Patient health and the safety of dental treatments are the primary goals of California's dental professionals and the Dental Board of California. The purpose of this fact sheet is to provide you with information concerning the risks and benefits of all the dental materials used in the restoration (filling) of teeth.
The Dental Board of California is required by law* to make this dental materials fact sheet available to every licensed dentist in the state of California. Your dentist, in turn, must provide this fact sheet to every new patient and all patients of record only once before beginning any dental filling procedure.
As the patient or parent/guardian, you are strongly encouraged to discuss with your dentist the facts presented concerning the filling materials being considered for your particular treatment.
*Business and Professions Code 1648.10-1648.20
Components in dental fillings may have side effects or cause allergic reactions, just like other materials we may come in contact with in our daily lives. The risks of such reactions are very low for all types of filling materials. Such reactions can be caused by specific components of the filling materials such as mercury, nickel, chromium, and/or beryllium alloys. Usually, an allergy will reveal itself as a skin rash and is easily reversed when the individual is not in contact with the material.
There are no documented cases of allergic reactions to composite resin, glass ionomer, resin ionomer, or porcelain. However, there have been rare allergic responses reported with dental amalgam, porcelain fused to metal, gold alloys, and nickel or cobalt-chrome alloys.
If you suffer from allergies, discuss these potential problems with your dentist before a filling material is chosen.
Mercury in its elemental form is on the State of California's Proposition 65 list of chemicals known to the state to cause reproductive toxicity. Mercury may harm the developing brain of a child or fetus.
Dental amalgam is created by mixing elemental mercury (43-54%) and an alloy powder (46-57%) composed mainly of silver, tin, and copper. This has caused discussion about the risks of mercury in dental amalgam. Such mercury is emitted in minute amounts of vapor. Some concerns have been raised regarding possible toxicity. Scientific research continues on the safety of dental amalgam. According to the centers for Disease Control and Prevention, there is scant evidence that the health of the vast majority of people with amalgam is compromised.
The Food and Drug Administration (FDA) and other public health organizations have investigated the safety of amalgam used in dental fillings. The conclusion: no valid scientific evidence has shown that amalgams cause harm to patients with dental restorations, except in rare cases of allergy. The World Health Organization reached a similar conclusion stating, "Amalgam restorations are safe and cost effective."
A diversity of opinions exists regarding the safety of dental amalgams. Questions have been raised about its safety in pregnant women, children, and diabetics. However, scientific evidence and research literature in peer-reviewed scientific journals suggest that otherwise healthy women, children, and diabetics are not at an increased risk from dental amalgams in their mouths. The FDA places no restrictions on the use of dental amalgam.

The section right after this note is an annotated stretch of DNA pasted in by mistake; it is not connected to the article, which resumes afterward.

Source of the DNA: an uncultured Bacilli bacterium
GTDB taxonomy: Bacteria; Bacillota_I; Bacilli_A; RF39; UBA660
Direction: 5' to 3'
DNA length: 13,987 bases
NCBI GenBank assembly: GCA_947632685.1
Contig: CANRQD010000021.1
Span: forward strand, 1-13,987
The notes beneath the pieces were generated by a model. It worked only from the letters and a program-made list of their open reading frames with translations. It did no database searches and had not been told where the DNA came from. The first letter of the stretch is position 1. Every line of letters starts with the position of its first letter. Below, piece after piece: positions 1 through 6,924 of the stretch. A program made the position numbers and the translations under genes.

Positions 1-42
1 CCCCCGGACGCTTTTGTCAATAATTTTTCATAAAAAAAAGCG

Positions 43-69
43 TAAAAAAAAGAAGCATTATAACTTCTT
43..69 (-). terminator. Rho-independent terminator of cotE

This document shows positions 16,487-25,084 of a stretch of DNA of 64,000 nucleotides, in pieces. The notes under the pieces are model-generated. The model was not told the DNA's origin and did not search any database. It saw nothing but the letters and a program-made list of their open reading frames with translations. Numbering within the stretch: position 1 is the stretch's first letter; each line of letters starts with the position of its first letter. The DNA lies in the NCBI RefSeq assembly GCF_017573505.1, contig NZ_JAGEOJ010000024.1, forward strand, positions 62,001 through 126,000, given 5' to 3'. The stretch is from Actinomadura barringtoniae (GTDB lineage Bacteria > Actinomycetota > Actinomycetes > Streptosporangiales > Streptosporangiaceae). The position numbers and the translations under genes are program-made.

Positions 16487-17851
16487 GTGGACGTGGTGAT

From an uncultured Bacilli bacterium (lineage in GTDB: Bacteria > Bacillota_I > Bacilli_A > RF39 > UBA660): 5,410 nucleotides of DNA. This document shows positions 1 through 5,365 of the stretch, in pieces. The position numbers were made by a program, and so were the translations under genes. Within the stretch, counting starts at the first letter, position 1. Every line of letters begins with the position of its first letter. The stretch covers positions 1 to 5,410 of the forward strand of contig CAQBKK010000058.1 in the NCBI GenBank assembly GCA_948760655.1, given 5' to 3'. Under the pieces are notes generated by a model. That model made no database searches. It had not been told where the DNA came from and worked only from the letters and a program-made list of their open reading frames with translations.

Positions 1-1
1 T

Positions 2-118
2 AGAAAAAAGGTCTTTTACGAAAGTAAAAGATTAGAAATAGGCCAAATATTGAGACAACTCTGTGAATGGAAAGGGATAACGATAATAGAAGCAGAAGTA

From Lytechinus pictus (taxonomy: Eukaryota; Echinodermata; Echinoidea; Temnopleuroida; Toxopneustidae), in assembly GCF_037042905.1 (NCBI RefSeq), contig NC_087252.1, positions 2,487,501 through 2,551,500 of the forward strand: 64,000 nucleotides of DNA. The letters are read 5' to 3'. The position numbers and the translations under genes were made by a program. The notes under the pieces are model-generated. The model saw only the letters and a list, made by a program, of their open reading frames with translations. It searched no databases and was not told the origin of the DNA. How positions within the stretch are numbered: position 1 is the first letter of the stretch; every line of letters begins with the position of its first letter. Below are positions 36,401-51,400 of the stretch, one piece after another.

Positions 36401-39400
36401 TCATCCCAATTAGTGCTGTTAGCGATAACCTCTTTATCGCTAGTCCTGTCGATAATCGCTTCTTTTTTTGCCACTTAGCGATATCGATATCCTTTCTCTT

Some composite Resins include Crystalline Silica, which is on the State of California's Proposition 65 list of chemicals known to the state to cause cancer.
It is always a good idea to discuss any dental treatment thoroughly with your dentist.
Dental amalgam is a self-hardening mixture of silver-tin-copper alloy powder and liquid mercury and is sometimes referred to as silver fillings because of its color. It is often used as a filling material and replacement for broken teeth.
The durability of any dental restoration is influenced not only by the material it is made from but also by the dentist's technique when placing the restoration. Other factors include the supporting materials used in the procedure and the patient's cooperation during the procedure. The length of time a restoration will last is dependent upon your dental hygiene, home care, and diet and chewing habits.
Composite fillings are a mixture of powdered glass and plastic resin, sometimes referred to as white, plastic, or tooth-colored fillings. It is used for fillings, inlays, veneers, partial and complete crowns, or to repair portions of broken teeth.
Glass ionomer cement is a self hardening mixture of glass and organic acid. It is tooth-colored and varies in translucency. Glass ionomer is usually used for small fillings, cementing metal and porcelain/metal crowns, liners, and temporary restorations.
Resin ionomer cement is a mixture of glass and resin polymer and organic acid that hardens with exposure to a blue light used in the dental office. It is tooth colored but more translucent than glass ionomer cement. It is mast often used for small fillings, cementing metal and porcelain metal crowns and liners.
Porcelain is a glass-like material formed into fillings or crowns using models of the prepared teeth. The material is tooth colored and is used in inlays, veneers, crowns and fixed bridges.
Nickel or cobalt-chrome alloys are mixtures of nickel and chromium. They are a dark silver metal color and are used for crowns and fixed bridges and most partial denture frameworks.
This type of porcelain is a glass-like material that is "enameled" on top of metal shells. It is tooth-colored and is used for crowns and fixed bridges
Gold alloy is a gold-colored mixture of gold, copper, and other metals and is used mainly for crowns and fixed bridges and some partial denture frameworks
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